Dermatitis means an inflammation of the skin. It is commonly manifested as redness, swelling, itching. It is different from eczema as in all eczemas are types of dermatitis of some sort but all types of dermatitis are not eczemas.
There are various classifications of dermatitis. Here are the common ones:
Irritant contact dermatitis: Caused due to some irritant chemicals for example detergents, soaps, perfumes, etc. ICD is usually seen on the hands first as an inflammation in the skin with scaling. The first step to treating this condition is stopping the usage of agents causing it.
Allergic dermatitis: When the skin infection is due to an allergy or allergic reaction during which the body’s antibodies react with the allergens, it is called allergic dermatitis. The reaction is delayed and does not take place the first time your skin touches something it is allergic to. But your skin becomes sensitive to it and the next time it comes in contact with the allergen, the skin shows a reaction. Usually the immune system is also involved in this kind of dermatitis.
Atopic dermatitis: It is commonly seen in young children characterised by dry skin, itching and may even lead to eczema patches. Approximately 50% of patients develop this condition by the first year of life and additional 30% develop it within 1-5 years. Initially, it was thought that these children would outgrow this eczema by adolescence; however due to changes in our lifestyle, atopic dermatitis is seen in adults as well. Usually, the cheeks and lips are affected first in atopic dermatitis.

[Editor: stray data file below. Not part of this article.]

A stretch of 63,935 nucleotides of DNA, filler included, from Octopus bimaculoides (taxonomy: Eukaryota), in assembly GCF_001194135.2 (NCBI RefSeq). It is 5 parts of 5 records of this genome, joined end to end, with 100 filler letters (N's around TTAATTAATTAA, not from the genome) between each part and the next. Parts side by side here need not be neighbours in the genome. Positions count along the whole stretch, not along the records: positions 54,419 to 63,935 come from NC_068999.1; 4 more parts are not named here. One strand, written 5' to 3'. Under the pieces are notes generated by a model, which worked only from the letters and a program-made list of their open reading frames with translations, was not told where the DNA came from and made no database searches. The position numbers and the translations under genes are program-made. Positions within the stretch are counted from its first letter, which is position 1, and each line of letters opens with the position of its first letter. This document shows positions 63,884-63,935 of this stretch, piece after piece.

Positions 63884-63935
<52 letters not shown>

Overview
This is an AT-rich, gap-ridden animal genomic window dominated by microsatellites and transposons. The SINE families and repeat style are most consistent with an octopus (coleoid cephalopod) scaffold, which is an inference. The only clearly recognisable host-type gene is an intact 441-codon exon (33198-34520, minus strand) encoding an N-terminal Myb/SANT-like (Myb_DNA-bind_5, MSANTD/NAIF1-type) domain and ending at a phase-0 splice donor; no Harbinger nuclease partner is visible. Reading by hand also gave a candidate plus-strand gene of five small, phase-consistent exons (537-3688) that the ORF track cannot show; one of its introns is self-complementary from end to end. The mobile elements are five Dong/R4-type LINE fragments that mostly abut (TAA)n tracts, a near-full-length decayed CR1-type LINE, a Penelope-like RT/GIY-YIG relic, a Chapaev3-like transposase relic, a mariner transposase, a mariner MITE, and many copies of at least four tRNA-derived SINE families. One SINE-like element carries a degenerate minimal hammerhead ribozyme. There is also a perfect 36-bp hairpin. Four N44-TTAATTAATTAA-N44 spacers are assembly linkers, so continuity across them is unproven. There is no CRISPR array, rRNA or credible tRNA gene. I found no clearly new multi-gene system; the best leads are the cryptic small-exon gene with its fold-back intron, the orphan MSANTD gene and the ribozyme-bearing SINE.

Seborrheic dermatitis: It is a more severe form of the common dandruff – greasy, scaly lesions seen over the scalp as well as on the chest and back and other hair bearing areas. It is more prevalent among males but usually occurs in infants within the first three months of life. Mostly affects the oily areas white to yellowish scales with or without reddened skin.
Nummular dermatitis: This results in round, coin-shaped patches on the skin (particularly where the skin is dry) but can be anywhere on the body. The patches are whitish or reddish in colour and may be itchy or crusty. This type usually affects older men but is quite uncommon. It is also not contagious.
Id eruption: It is a dermatitis that develops due to the presence of another intense inflammatory reaction somewhere else in the body e.g. fungal infections.
Pompholyx: It is characterised by deep vesicles and in some cases blisters over the hands and feet, intensely itchy lesions.
Lichen Simplex Chronicus (LSC): This is a dermatitis that happens due some long standing skin condition associated with chronic itching. The skin becomes thick. People who have anxiety disorders are prone to it.